In the garden, yarrow is said to increase the health of nearby plants and will intensify the flavour of herbs grown near it. It is also a good compost activator.
Its flowers attract many beneficial insects, including ladybirds and parasitic wasps that prey on garden pests, in particular aphids. Ants do not like the smell; crushed leaves can be used as a deterrent.
Several cavity-nesting birds, including the common starling, use yarrow to line their nests. Experiments suggest that adding yarrow to nests inhibits the growth of parasites.
Achillea is used for making natural dyes and will give a range of yellow, tan and green colours.
Yarrow has a great medieval herbal history, and has been used in medicine and magic for centuries.
It was commonly used to flavour beer before the introduction of hops, and it still flavours vermouth and bitters.
Yarrow was used by the Chinese as a herb of divination, the I Ching was originally thrown not with coins but with dried yarrow stalks.This plant has often been a device for divining the identity of one's future lover.
In the past, yarrow was used as a protectant. It was strewn across the threshold to keep out evil and worn to protect against hexes. It was tied to an infant's cradle to protect it from those who might try to steal its soul. The Saxons wore amulets made of this plant to protect against blindness, robbers, and dogs….among other things!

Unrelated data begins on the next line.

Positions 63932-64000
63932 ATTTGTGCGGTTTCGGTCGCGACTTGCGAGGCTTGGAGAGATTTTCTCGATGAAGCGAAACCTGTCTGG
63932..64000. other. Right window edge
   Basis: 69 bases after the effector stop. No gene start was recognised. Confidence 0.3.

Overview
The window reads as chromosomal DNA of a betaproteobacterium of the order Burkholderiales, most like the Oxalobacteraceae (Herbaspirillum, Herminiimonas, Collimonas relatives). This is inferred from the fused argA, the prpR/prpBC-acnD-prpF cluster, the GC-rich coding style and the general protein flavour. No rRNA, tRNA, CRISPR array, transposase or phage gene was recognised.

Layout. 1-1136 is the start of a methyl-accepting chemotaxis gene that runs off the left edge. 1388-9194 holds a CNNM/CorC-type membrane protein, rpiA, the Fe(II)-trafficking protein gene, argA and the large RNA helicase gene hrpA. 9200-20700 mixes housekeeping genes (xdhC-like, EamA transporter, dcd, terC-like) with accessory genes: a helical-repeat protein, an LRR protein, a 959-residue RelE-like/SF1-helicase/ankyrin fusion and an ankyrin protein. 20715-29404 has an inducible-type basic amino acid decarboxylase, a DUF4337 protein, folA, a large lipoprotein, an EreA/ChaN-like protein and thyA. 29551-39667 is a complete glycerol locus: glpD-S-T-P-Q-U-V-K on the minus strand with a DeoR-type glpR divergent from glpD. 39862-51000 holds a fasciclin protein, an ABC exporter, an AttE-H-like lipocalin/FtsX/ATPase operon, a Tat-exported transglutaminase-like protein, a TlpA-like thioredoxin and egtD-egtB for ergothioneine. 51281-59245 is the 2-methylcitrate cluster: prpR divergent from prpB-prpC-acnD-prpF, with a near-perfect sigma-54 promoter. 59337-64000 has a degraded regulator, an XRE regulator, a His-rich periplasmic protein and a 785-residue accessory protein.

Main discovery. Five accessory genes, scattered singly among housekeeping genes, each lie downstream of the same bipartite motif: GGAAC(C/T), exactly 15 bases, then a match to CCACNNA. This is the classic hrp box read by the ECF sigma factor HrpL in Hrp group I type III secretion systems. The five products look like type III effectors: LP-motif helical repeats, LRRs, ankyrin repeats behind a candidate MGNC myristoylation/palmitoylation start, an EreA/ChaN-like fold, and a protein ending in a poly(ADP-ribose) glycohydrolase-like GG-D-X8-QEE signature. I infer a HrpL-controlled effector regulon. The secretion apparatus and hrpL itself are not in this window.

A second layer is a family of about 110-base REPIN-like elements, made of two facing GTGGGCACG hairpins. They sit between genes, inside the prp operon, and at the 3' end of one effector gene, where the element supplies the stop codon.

Achillea millefolium is a flowering plant in the family Asteraceae, native to Europe and Asia, it is found throughout the Northern Hemisphere to an elevation of 3,500m. It has flourished in North America due to its ability to withstand drought.
Named by Linnaeus, its name is said to derive from Achilles. Homer’s hero in the Iliad, who was well-trained in healing wounds as well as in causing them. He was reputed to have used it to staunch the bleeding wounds of his soldiers.
Yarrow has been used for thousands of years to staunch the flow of blood and for other medical purposes, In antiquity, yarrow was known as herbal militaris or soldier’s herb, nosebleed plant, and soldier’s woundwort.
The species name millefolium and other common names such as milfoil, thousand-leaf and thousand-seal, refer to its feathery leaves which are arranged spirally on the stems.
- Additional Information
Packet Size 1 gram Average Seed Count 6,000 seeds Family Asteraceae Genus Achillea Species millefolium Common Name Wildflower of Britain and Ireland Other Common Names herbal militaris or soldier’s herb, nosebleed plant, and soldier’s woundwort.
milfoil, thousand-leaf and thousand-seal,
Other Language Names IR - Athair thalún. FR - Achillee millefeuille. Hardiness Hardy Perennial Flowers White in June to August Foliage Dark green, finely divided, fern-like leaves Height 60 to 120 cm (24 to 48in) Spread 30 to 40cm (12 to 15in) Position Full sun preferred Soil Well-drained/light, Moist, Sandy Time to Sow Usually sown in late winter to early spring or late summer to autumn Germination 5 to 10 days at 18 to 25°C (62 to 75°F)